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Overdeveloped negatives | printing from difficult negatives

Overdeveloped negatives | printing from difficult negatives

Overdeveloped negatives, we all have them hidden away somewhere. You know, one of those bullet proof negatives that we look at despairingly knowing it is going to be difficult to print. And this is one of mine, which I have been putting off printing for several decades. You only have to see it on the lightbox above, overdeveloped highlights that look almost solid black. Its only redeeming feature are reasonable shadow details.

In this series of three posts I will be revisiting an image made under difficult light, assessing its contact sheet proofs and using split grade printing to make a 11×14 fibre based print.

Shannon National Park – Wista 4×5 field camera – Karri forest 

Step back to the summer of 1986/87. I had received my new Wista 4×5 wooden field camera from Zone VI Studios in the US several months earlier and was itching to get out and make some photographs with it. Armed with one wide angle lens and 12 sheets of black and white film and a tripod, I headed south to the forests. For five or six days I camped within the Shannon National Park, in the heart of the karri forest, one of Australia’s tallest hardwoods. The Shannon once had a small town site and timber mill, which eventually closed around 1968. During the early 1980s the area was a flash point between the State Government’s Forestry Department and conservationists, who were campaigning for the end to old growth logging. Referred to as the Shannon River Basin, it was eventually gazetted as Shannon National Park in 1988.

High contrast photography – forest scenes 

Each summer day during my stay at Shannon brought clear blue skies and the forest was flooded with hard, bright light with corresponding deep, hard edged shadows. Great weather for tourists but a photographer’s nightmare. To make it worse I found my subject is most interesting when I photograph into the sun, transforming the backlit leaves into translucent pearls of light. The light was bright and it was hard and I wanted to retain some of that feeling in my photographs. The contrast of the forest scene was very high, and my preferred vision bordered on photographic failure.  To make a successful image I would be treading a very fine line. High contrast scenes sit on the edge of the dynamic range of film and papers. Errors in development time and exposure become readily apparent.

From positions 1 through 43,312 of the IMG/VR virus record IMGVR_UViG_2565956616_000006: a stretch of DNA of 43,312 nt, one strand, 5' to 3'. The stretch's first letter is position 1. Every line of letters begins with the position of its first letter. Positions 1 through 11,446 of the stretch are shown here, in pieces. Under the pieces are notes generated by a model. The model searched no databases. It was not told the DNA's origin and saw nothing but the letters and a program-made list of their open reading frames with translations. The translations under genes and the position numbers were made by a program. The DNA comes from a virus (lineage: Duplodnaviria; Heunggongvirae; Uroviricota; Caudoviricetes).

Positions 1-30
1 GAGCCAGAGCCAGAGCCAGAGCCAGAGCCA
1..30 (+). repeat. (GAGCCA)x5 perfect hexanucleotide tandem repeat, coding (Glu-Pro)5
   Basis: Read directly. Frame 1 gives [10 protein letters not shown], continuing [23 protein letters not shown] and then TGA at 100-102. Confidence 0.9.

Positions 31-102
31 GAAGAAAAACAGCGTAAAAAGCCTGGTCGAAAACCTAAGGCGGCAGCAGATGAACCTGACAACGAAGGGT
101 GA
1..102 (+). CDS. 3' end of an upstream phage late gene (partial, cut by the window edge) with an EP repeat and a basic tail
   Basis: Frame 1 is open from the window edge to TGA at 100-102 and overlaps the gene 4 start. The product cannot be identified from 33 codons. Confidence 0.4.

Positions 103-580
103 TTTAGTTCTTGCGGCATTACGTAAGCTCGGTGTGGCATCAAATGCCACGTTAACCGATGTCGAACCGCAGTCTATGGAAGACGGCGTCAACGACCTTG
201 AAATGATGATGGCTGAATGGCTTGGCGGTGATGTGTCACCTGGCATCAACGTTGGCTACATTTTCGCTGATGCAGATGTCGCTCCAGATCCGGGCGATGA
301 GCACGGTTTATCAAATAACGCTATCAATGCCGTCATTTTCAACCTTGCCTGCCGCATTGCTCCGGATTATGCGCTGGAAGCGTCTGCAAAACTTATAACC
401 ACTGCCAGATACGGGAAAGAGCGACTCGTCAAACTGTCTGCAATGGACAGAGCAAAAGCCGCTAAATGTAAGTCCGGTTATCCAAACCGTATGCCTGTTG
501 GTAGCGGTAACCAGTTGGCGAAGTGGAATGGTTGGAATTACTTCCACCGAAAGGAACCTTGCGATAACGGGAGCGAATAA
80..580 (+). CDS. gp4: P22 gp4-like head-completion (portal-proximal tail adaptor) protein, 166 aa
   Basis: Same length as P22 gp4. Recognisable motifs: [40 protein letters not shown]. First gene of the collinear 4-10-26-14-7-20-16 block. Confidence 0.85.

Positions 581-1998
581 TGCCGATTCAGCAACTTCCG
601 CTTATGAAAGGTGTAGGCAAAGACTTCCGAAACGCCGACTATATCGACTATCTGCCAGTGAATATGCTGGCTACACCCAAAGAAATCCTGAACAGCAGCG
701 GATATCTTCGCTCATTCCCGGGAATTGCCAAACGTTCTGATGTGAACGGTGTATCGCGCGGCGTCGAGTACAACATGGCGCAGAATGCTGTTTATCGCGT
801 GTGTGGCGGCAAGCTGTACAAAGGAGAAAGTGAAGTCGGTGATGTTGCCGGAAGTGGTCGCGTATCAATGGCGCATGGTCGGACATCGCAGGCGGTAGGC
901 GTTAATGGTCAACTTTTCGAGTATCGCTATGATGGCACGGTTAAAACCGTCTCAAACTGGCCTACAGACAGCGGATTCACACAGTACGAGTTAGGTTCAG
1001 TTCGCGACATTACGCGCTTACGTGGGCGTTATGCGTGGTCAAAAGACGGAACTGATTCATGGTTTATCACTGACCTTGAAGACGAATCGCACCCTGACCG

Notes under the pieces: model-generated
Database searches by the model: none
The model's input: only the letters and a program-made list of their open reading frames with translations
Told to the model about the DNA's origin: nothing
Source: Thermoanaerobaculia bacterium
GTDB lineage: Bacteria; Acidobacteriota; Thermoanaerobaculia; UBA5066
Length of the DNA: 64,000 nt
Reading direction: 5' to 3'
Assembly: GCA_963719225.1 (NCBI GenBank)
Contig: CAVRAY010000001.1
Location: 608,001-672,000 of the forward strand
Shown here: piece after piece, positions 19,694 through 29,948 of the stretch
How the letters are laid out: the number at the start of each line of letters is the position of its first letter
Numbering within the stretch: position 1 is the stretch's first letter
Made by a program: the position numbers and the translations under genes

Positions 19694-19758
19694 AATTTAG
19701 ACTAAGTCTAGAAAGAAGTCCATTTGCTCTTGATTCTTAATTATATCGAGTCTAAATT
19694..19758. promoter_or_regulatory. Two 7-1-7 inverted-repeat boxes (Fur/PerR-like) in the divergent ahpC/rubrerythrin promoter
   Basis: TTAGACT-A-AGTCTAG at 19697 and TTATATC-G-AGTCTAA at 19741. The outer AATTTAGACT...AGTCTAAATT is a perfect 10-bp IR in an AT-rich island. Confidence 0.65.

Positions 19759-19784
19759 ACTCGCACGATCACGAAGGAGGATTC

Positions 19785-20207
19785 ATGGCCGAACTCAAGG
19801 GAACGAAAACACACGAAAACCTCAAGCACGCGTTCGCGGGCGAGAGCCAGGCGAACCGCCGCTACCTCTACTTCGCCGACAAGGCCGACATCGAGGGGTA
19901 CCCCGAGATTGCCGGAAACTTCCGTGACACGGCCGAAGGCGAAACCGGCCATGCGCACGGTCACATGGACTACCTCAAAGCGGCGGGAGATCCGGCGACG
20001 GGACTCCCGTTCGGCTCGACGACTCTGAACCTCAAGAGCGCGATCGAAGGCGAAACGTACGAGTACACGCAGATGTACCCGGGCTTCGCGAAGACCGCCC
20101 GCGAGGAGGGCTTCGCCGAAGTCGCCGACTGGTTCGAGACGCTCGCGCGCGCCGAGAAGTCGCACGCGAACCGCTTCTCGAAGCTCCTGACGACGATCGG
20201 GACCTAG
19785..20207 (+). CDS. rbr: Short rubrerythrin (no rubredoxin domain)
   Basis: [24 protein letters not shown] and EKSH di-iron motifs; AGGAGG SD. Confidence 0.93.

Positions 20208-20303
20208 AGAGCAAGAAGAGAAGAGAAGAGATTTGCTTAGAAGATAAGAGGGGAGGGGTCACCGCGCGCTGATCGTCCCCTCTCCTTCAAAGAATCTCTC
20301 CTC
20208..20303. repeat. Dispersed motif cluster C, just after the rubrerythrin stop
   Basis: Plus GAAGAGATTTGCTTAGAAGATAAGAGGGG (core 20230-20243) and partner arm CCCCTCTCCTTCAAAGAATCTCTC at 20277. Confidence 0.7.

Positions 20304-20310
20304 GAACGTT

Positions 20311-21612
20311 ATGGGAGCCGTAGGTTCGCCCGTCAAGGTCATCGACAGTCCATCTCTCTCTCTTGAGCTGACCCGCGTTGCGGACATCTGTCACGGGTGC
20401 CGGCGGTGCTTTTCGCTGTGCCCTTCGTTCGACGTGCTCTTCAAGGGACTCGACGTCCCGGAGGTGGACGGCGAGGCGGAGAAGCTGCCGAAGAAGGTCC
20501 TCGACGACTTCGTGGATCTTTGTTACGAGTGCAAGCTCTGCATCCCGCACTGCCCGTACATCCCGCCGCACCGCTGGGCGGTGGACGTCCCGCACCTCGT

Tray processing 4×5 sheet film and film reticulation

When I returned home I eagerly processed the negatives in open trays in a friend’s darkroom, in Fremantle. As the summer heat wave cranked on, the water coming from the old building’s cold water pipes was at 30ºC, so I cooled the developer to 20ºC with an ice block water bath. But there was no extra ice for the other solutions or for film washing. So the film had at least a 10ºC temperature shock going from the developer to the other solutions. It wasn’t until the film was hung up to dry that I noticed a reticulation pattern in the emulsion throughout all twelve films. My initial reaction was that this may have ruined my work. At the time I had no 4×5 enlarger, so no way to assess the affect of the reticulation pattern on the final print.

Next post I will assess contact sheet proofs made in 1987, with a second contact print made a quarter of a century later. I will also be looking at the importance of establishing a proper proof time and its role in determining your film exposure and development times.